Should we be surprised if Chelsea use something other than a 4-2-3-1 in the United States?

LONDON, ENGLAND - MAY 05: Roberto Di Matteo caretaker manager of Chelsea is lifted by his players during the FA Cup with Budweiser Final match between Liverpool and Chelsea at Wembley Stadium on May 5, 2012 in London, England. (Photo by Shaun Botterill/Getty Images)

As we're all aware, Chelsea's shape last season was very different at the beginning of the season than it was at it's conclusion. The general consensus would be that we started the season in a 4-3-3 and at some point in the latter portion of AVB's reign switched over to the 4-2-3-1/4-2-1-3 that he was sacked while using. That same consensus would then tell you that we then kept the 4-2-3-1 as our primary formation under Roberto Di Matteo, with it simply becoming a bit more conservative in the process. Zonal Marking took a look at this about a month into Di Matteo's reign, and (as always) they do an excellent job illustrating the changes.

Largely because of this, most fans are assuming that we'll be seeing a very basic 4-2-3-1 for most of this coming season. They're also judging many of our rumored transfer targets based on how they'd fit in that 4-2-3-1. While this would make some sense, it's certainly worth noting that Di Matteo has never come out and said anything about the basic formation he's planning on implementing next season. It's also worth noting that neither of the Champions League semifinals against Barcelona (leg 1, leg 2) or the final against Bayern Munich featured what most would describe as a 4-2-3-1. It seems a bit odd to me that we're all assuming we'll be a 4-2-3-1 team when we didn't use that formation in any of our 3 biggest games last season.

What's also interesting is looking at the attacking options in Di Matteo's squad when he took over. Daniel Sturridge and Fernando Torres were in an awful runs of form when AVB was sacked. Juan Mata was pretty clearly exhausted and suffering from being overworked. Didier Drogba was still dependable, but we just weren't seeing him play well when he was starting every match. Romelu Lukaku and Salomon Kalou did not exist. Florent Malouda had clearly proven he offered nothing anymore. Nicolas Anelka was in China. One of the only real attacking positives when Di Matteo took over was the fact that Ramires was having a breakout year and demonstrating that he could realistically play a more advanced role than he had in the past. It's hard to picture Di Matteo having any options other than what he did with such an underwhelming attacking "force" at his disposal.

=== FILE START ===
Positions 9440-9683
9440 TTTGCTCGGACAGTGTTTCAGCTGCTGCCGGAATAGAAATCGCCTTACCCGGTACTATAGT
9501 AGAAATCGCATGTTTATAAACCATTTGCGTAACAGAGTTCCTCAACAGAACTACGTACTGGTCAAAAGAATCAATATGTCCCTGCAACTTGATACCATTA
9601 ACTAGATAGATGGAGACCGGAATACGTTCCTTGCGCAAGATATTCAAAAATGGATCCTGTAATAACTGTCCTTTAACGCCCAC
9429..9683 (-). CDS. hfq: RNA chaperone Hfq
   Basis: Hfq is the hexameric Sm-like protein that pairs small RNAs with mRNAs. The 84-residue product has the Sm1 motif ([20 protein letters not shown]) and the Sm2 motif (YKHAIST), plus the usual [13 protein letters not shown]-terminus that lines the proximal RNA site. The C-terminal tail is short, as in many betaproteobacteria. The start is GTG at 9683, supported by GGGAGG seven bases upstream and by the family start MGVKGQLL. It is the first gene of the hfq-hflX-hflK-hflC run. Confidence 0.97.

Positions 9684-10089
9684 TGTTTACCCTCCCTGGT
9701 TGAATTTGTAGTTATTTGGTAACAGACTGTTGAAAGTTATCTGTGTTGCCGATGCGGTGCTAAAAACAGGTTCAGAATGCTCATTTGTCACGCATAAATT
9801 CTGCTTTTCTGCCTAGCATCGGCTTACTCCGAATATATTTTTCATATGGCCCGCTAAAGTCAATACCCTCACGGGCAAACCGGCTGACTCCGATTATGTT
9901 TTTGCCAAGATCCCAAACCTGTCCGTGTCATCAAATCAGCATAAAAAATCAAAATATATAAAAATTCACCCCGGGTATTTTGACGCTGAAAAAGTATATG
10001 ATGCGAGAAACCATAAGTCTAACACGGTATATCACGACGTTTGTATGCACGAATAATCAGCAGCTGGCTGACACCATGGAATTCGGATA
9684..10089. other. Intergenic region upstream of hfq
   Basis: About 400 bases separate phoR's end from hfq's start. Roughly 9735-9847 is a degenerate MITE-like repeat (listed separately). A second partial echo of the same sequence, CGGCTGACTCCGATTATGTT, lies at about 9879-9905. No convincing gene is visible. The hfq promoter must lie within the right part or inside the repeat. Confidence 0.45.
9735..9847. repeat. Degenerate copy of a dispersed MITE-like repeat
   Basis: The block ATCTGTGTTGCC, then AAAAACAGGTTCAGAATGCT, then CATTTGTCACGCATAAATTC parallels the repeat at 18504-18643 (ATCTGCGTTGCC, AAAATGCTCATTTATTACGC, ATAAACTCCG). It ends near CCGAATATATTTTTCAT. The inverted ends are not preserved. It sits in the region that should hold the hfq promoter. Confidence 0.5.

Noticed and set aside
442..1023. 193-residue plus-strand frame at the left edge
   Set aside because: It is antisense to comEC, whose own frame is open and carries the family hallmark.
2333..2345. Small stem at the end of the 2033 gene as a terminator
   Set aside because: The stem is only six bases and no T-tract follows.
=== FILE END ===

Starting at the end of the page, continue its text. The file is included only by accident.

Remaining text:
Now let's take a look at this transfer window. We've added Eden Hazard and Marko Marin. Gael Kakuta and Kevin De Bruyne are getting a shot at the first team in training. We've definitely bid on Andre Schurrle, Victor Moses, and Oscar after already signing Marin and Hazard. There is lots of chatter linking us to Hulk and Willian. We really haven't heard much in the way of concrete links to anyone who we'd expect to step right into the deeper midfield roles. The right backs we've been linked to thus far are all guys noted for covering large amount of ground and getting forward into the attack.

So what do these signings and rumors say to me? They're telling me not to be surprised if we don't look to be playing a 4-2-3-1 for the start of the season, but instead have something much closer to the 4-3-3 that we ran under basically every other manager we've had since Roman took over. That 4-3-3 system pushes the wings further forward, something that seems to ideally suit the players we've added and are targeting. It leaves a number of natural roles for Ramires, as most 4-3-3 systems rely on more of a lone holder than a double pivot. It would require fullbacks that can cover more ground than Jose Bosingwa ever did. It wouldn't require a "deep lying playmaker" (which we don't seem to be targeting anyway) the way our 4-2-3-1 did.

It's entirely possible that Chelsea open the season playing primarily the 4-2-3-1 formation that we saw in league games last season under Di Matteo. It's also equally possible that we plan on playing a 4-3-3. I wouldn't rule out a 4-3-2-1 or 4-2-1-3 either, as we already have the personnel to implement either of those without much trouble. The bottom line is that we really have no reason to assume we're strictly a 4-2-3-1 team next year, and we have plenty of reasons to believe we won't be. After all, nothing Roberto Di Matteo has done at Chelsea should indicate that he won't alter his tactics dramatically if he thinks it's in the club's best interest. We'll have plenty to watch for on Wednesday, but looking closely at how we approach Sounders FC from a tactical standpoint will be right at the top of that list.


Related: An alternate formation to consider / Follow We Ain't Got No History on Twitter


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